The telecom ministry took control over unsolicited calls and messages by telemarketers, last year. It began with the 100SMS/day initiative, but later, after carefully considering the feedback it received, raised the bar to 200SMS/day. Besides, TRAI has also been working hard towards delivering quality customer service and also decided that detailed usage data will be provided by the telcos to customers. TRAI has now exempted text messages that are generated by and sent to computers or technical systems from the daily SMS cap, as per reports by TheEconomicTimes. Earlier the cap was put to negate the pesky calls/messages made to customers.
waived off cap for computer generated, sent SMS
Basically, the 200 SMS per day cap has been exempted only in case the device used is not a mobile phone and there is no manual intervention required for answering the message. This is done to enable businesses to send out messages to its employees, wherein the company requires to send information to thousands of employees. This would also help various services, such as taxis booking via radio where the messages need to be sent out to the drivers, firms that need to communicate over the delivery of goods and so on. Also, tentative dates of attending to complaints, the contact details of person attending to the complaint and conditions likewise.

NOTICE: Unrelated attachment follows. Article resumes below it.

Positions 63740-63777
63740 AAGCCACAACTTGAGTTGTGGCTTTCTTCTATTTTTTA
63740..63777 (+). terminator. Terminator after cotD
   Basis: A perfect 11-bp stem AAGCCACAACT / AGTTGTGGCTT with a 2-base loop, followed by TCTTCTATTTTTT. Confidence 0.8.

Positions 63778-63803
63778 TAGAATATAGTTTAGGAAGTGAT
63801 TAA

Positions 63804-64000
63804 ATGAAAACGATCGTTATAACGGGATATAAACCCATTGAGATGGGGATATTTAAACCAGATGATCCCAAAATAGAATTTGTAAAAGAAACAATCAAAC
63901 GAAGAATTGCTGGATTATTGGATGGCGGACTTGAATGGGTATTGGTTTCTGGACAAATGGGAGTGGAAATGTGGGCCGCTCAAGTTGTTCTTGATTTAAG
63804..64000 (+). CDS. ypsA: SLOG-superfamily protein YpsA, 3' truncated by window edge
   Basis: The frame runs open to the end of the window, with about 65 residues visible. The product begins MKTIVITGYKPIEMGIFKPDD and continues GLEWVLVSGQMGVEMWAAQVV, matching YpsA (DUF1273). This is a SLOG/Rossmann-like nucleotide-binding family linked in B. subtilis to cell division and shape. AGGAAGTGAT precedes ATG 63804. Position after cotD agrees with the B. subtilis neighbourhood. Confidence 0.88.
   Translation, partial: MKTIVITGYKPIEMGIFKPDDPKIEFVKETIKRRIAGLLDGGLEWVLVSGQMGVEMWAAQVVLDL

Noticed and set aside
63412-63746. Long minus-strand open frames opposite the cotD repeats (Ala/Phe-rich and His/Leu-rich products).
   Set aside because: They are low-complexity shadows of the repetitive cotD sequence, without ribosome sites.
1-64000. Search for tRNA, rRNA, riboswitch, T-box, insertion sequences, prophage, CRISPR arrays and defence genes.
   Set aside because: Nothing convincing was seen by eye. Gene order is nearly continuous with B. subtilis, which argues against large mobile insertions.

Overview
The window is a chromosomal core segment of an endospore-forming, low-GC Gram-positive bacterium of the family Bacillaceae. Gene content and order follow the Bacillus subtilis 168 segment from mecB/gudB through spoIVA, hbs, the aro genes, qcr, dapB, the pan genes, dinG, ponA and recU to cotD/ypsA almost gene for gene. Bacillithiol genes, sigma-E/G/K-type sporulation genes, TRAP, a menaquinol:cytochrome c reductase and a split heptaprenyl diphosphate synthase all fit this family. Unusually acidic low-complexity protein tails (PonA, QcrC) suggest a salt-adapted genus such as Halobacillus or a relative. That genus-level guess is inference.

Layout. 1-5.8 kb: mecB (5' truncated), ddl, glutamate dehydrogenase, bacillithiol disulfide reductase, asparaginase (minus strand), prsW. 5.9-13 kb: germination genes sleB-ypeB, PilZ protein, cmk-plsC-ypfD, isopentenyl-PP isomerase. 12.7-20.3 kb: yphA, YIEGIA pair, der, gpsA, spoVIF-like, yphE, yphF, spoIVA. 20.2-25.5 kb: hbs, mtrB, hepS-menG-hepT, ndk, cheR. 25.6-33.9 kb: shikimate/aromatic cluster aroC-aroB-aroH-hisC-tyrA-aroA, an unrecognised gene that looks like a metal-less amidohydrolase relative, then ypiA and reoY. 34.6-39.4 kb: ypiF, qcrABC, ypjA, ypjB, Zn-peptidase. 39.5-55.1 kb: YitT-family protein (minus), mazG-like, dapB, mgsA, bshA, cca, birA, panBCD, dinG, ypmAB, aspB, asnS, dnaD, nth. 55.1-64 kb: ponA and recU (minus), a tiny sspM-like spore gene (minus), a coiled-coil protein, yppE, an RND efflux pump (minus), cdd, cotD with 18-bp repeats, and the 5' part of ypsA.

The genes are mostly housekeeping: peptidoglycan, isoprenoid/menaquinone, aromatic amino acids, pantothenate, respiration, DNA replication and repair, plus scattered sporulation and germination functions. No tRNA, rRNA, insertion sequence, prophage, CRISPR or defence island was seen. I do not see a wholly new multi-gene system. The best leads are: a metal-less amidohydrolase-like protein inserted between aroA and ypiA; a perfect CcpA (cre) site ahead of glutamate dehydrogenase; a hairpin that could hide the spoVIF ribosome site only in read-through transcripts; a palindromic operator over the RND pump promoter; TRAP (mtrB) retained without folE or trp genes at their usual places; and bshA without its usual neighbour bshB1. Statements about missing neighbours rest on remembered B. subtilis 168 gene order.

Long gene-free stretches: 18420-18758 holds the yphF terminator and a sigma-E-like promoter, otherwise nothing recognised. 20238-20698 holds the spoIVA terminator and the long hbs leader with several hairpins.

Reportedly, the regulator revealed, "TRAI has received representations that stakeholders are not able to send machine to machine and person to machine SMSes which are sent to initiate process or application for their operational requirements."
When TRAI had enforced the 200 SMS cap, some telemarketers had started using servers overseas. TRAI had later asked telcos to block such violators. TRAI even earned Rs.6 lakhs fine from violators who sent unsolicited messages and did not comply to the new rules set by the ministry. Recently, Nokia was also fined in Australia for sending promotional messages without offering customers the option to unsubscribe. This violated the law and the Finnish firm was fined A$55,000 (approx Rs.2,896,611).